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The Benefits of Organizing Your Clothes In Middle School

“I have nothing to  weeeaaaarrrrr,” my 12-year-old daughter yelled from her bedroom.

If I could pick one word to describe the middle school years, it would be MORE. There’s more homework, activities, responsibility and—ooh, look what came today—more party invitations! Yup, middle school brings a lot more of everything.

Fasten your seat belt because things can get complicated and overwhelming. The best way to cope with this new life is to make sure that the home environment is calm and in order.

How do you do this? Renée Rosenzweig and Nancy Duckman of Toronto‘s Rose and Duck Professional Organizers have some ideas.

Keeping school supplies organized and having an orderly place to do homework is crucial for academic success in middle school. However, there is another area that needs attention: Your child’s wardrobe.

Let’s get back to the scene of my daughter yelling that she has nothing to wear. This time, I was the one rolling my eyes. I knew very well that her closet was stuffed to the brim with clothes.

There was definitely something to wear. She just had to find it.

What to wear to school or a party is an ongoing struggle in a middle schooler’s life. In search of the perfect outfit, a middle schooler will try on the full closet of clothes, flinging the rejects all over the room. But who is going to clean up that cyclone? Most parents have already heard the familiar phrase: “Why should I pick up my clothes off of the floor?”

Rosenzweig explains that you need to respect your child through their creative process. Which means letting them do what they need to do to find that ensemble. But, you can also give them a time frame to clean it all up.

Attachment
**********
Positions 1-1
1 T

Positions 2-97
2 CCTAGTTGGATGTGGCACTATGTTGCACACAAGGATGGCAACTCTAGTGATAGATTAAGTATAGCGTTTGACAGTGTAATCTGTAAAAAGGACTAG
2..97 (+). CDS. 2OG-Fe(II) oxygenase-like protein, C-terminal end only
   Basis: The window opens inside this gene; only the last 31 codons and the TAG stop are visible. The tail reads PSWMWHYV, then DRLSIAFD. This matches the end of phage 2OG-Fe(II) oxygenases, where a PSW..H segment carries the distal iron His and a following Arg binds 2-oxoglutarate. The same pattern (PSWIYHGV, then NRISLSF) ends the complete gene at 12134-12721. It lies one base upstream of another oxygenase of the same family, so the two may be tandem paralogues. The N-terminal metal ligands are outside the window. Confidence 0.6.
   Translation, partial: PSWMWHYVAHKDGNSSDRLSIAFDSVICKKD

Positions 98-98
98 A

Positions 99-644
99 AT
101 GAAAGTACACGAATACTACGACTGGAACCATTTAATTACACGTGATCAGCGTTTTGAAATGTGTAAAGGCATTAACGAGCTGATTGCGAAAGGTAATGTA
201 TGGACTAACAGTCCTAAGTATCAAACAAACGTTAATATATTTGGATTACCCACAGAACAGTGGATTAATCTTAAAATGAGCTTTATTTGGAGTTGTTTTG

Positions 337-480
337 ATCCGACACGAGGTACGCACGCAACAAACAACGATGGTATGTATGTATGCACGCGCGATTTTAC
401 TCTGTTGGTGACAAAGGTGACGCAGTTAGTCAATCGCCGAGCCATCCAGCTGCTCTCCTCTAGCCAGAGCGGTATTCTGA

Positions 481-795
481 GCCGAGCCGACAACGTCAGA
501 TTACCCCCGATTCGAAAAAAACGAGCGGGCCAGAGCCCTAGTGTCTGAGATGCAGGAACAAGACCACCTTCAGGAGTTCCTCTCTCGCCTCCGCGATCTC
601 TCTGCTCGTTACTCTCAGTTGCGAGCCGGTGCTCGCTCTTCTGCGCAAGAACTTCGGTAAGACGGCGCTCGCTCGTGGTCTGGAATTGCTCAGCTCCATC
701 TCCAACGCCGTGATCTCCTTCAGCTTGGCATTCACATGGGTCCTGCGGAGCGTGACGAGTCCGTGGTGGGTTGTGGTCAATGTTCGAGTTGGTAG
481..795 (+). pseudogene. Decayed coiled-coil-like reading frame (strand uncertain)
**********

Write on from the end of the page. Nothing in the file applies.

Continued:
Explain to your teen that a scattered and cluttered room leads to their mind becoming scattered and cluttered too. That simple act of getting dressed in the morning is suddenly complicated, especially when sweatpants are hanging from the ceiling fan.

How to Make Finding Something to Wear Easy:

Remember, calm and order is the goal.

1. Take everything out

Helping your kid get their room in order doesn’t have to be a difficult job. Refolding the clothes and putting everything back is a huge waste of time, according to Rosenzweig. The best way to organize a closet is to take everything out and help your teen decide what to keep and what to toss.

2. Grouping is key

Group similar things together. Duckman explains that all T-shirts, sweaters, pants and pajamas should all have their own space or “home.” Therefore, when your teen wants to wear pants, all they have to do is reach for the pants pile and take their pick.

3. Help your kid, but don’t do it for them

You can help your teen with cleaning and organizing projects, but you shouldn’t be the one to do all the work. Being a part of the process will help your teen develop a sense of ownership and control. Empower them by letting them choose where to place their stuff.

4. Organization saves time

Once your child’s wardrobe is organized, you both will save loads of time. “Where are my jeans with the purple unicorn?” will no longer be hollered from their bedroom because they will be in the pants pile.

“You will be amazed at what you already own and what you don’t need,” Duckman says. Which resolves the statement that even adults are guilty of, “I have nothing to wear!”

Putting their tips to work with clients has helped Duckman and Rosenzweig in their personal lives, encouraging them to spend less. “We all have way too much stuff,” Duckman admits.

Last Sunday morning, my daughter and I made two cups of hot cocoa and then sat on her bedroom floor. We opened her closet and gazed at all of the clothes. “Let’s make your closet look really pretty and organized.” I suggested. She nodded with approval.

Before we got to work, we chatted about what she did and didn’t like to wear anymore. Finishing our cocoa, we started organizing by making three piles of clothes: To give away, to sell, and to keep. Hours later, the final result was impressive.

“It looks like a store!” My daughter squealed with delight.

“We should have taken before and after pictures,” I said.

I stood back and really admired the work that we had done together. We also had some great bonding time, too. Best of all, the skills I’m helping instill in my daughter will carry her through from now until she cleans out her closet for the last time and moves on to her own home—where I hope she’ll have a cup of hot cocoa waiting for me when I visit!

Sharon Neiss Arbess lives in Toronto, Ontario with her husband and three children. She is an author and creator of Brave The Waves – A Program for Building Resiliency for middle school children.

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